Creative writing made easier with the Research task pane

Creative writing

Applies to
Microsoft Office Word 2003

From the new Research task pane in Microsoft Office 2003, students can search for information, tools, and other services to develop a paper. In the case of nonfiction creative writing, for example, students in the fourth through sixth grades can choose a subject such as dinosaurs and then research it to develop a 200-word paper.

Students can stay productive without leaving their open documents as they quickly look up definitions, synonyms, and translations and then insert or copy the information into their documents (citing sources as appropriate).

And that's not all. In a classroom in which English is not the native language of many students, that same fourth, fifth, or sixth grader can get a quick document translation to facilitate learning across the classroom.

Here are the steps for how a paper on dinosaurs might unfold.

First things first: Get a definition

Two hundred words, double-spaced, runs about one page in Microsoft Office Word 2003. A page can fill up quickly. Each word must count, and it's a good idea for your students to start with a definition from the Microsoft Encarta® Dictionary.

To find a definition in the Encarta Dictionary
  1. On the Tools menu in Word, click Research. The Research task pane appears.
  2. In the Search for list in the Research task pane, select a dictionary. For example, click Encarta Dictionary: English (North America).
  3. Do one of the following:
    • To look up a single word in the document, press and hold ALT and click a word to look up.
    • To look up a phrase in the document, select the words and then press ALT and click the selection.
    • Type a word or phrase in the Search for box, and then click Start Searching Button image.

Results appear in the Research task pane.

Get the history: Know those dinosaurs

Next, students can use the Research task pane to look for key facts and especially interesting information to fill the body of the paper. In the Search for list, they can set the search scope to All Research Sites and search for "dinosaurs," or they can narrow it to look up information on one site.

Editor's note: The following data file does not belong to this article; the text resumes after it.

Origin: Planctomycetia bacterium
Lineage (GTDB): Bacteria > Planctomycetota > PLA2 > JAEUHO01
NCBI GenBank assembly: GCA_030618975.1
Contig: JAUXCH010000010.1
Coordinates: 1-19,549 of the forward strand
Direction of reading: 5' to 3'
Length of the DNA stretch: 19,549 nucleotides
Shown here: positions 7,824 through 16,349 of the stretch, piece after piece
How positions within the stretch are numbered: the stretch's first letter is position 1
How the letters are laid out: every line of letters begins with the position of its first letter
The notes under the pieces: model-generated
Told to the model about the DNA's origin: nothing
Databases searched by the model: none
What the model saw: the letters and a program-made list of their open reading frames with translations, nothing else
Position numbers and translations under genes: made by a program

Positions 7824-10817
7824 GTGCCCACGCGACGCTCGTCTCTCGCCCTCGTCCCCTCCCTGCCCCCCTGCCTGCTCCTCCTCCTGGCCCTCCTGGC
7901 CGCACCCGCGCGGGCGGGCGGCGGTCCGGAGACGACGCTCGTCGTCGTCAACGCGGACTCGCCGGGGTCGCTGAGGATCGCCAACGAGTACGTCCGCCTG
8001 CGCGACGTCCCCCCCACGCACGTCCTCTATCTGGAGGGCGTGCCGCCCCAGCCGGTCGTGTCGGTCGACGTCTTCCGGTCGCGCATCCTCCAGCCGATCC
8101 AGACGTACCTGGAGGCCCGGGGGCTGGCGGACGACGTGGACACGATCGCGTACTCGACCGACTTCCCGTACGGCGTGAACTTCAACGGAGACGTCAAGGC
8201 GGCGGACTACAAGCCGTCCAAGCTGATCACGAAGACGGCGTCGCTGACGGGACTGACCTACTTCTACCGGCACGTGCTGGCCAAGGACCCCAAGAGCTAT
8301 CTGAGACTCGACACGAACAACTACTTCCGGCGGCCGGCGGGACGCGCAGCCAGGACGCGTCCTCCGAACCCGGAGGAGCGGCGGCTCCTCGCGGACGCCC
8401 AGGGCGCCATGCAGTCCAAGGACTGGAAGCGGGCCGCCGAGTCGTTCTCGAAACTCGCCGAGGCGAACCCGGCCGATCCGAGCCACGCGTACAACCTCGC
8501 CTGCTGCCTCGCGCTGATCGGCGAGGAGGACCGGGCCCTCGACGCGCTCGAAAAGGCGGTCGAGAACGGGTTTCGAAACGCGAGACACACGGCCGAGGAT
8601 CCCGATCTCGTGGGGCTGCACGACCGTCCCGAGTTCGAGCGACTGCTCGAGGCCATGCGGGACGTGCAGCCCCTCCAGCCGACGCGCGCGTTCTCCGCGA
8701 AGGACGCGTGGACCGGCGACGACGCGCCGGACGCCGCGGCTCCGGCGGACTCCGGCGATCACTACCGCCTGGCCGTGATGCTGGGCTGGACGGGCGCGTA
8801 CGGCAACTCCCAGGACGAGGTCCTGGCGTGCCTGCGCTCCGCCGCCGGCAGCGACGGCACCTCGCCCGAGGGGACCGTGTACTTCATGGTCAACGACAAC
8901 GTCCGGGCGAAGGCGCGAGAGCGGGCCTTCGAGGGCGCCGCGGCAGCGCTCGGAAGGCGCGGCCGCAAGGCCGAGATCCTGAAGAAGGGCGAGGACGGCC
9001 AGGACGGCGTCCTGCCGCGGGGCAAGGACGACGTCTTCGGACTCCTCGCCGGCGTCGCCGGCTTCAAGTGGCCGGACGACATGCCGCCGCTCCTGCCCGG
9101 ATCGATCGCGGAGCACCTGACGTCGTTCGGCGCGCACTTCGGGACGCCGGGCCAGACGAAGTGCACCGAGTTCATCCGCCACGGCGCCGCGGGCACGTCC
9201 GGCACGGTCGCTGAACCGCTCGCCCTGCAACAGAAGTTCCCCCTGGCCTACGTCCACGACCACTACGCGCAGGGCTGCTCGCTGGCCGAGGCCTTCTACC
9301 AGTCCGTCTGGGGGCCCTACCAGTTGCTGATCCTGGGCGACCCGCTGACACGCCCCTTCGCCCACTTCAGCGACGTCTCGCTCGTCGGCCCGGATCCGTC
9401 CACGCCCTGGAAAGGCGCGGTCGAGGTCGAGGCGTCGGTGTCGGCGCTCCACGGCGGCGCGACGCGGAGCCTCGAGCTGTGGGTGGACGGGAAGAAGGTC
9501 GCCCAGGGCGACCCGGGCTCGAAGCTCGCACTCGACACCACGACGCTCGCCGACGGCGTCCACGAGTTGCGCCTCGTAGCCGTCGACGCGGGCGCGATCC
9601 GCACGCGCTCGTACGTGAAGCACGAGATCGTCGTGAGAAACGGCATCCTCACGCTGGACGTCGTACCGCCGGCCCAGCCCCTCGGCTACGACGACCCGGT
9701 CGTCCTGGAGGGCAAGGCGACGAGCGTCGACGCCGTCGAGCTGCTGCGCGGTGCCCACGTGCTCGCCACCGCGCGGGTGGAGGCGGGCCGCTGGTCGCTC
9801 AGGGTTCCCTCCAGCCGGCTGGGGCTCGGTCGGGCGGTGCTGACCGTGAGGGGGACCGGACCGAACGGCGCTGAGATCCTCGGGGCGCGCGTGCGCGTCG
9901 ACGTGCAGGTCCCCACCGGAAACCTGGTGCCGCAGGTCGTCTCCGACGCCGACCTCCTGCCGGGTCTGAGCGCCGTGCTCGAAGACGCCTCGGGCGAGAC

The following example procedure shows how to research dinosaurs in the Microsoft Encarta Encyclopedia.

To research a topic in the Encarta Encyclopedia
  1. On the Tools menu, click Research. The Research task pane appears.
  2. In the Search for list in the Research task pane, select Encarta Encyclopedia: English (North America).
  3. Do one of the following:
    • To research a single word, press and hold ALT and click the word to look up.
    • To research a phrase, select the words, and then press ALT and click the selection.
    • Type a word or phrase in the Search for box, and then click Start Searching Button image.

Results appear in the Research task pane.

Finish, polish, and translate for maximum results

It's here — at the very end of the paper — that students can leave a lasting impression of their research skills and the paper as a whole. Students can summarize the information discussed, be humorous, or add a personal statement about how the facts affect them, which helps to explain their choice of subject.

Completing the final paragraph means that the first draft is done. But they're not finished — it's time to polish. Besides pressing F7 on the keyboard to check spelling and grammar, students can improve their papers by finding synonyms to replace words that they used more than twice.

To look up words in the thesaurus
  1. On the Tools menu, click Research.
  2. In the Search for list in the Research task pane, select Thesaurus.
  3. Press ALT and click the word to look up.

Results appear in the Research task pane.

  1. To use one of the words in the list of results, or to search for more words, do one of the following:
    • To use one of the words, point to it, click the arrow, and then click Insert or Copy.
    • To look up additional related words, click a word in the list of results.

Machine translations can be a terrific learning tool, both for the student who is writing the paper and for classmates who speak English as a second language.

To translate a paper into another language
  1. On the Tools menu, click Research.
  2. In the Search for list, select Translation.
  3. If this is the first time that translation services are being used on a given computer, click OK to install the bilingual dictionaries and to turn on the translation service through the Research task pane.
  4. To change the languages used for translation, in the Research task pane, under Translation, select the languages you want to translate from and to. For example, to translate English to French, click English (U.S.) in the From list and French (France) in the To list.

 Note   To customize which resources are used for translation, click Translation options, and then select the look-up options you want.

  1. Do one of the following:
    • To translate a whole document, in the Research task pane, under Translation, click Translate whole document Button image. A translation of your document appears in your Web browser.
    • To translate a specific word, press ALT and click a word. The results appear under Translation in the Research task pane.
    • To translate a short sentence, select the words, and then press ALT and click the selection. The results appear in the Research task pane under Translation.
    • To translate a word or phrase, type the word or phrase in the Search for box, and then click Start Searching Button image.

More research links

 
 
Applies to:
Word 2003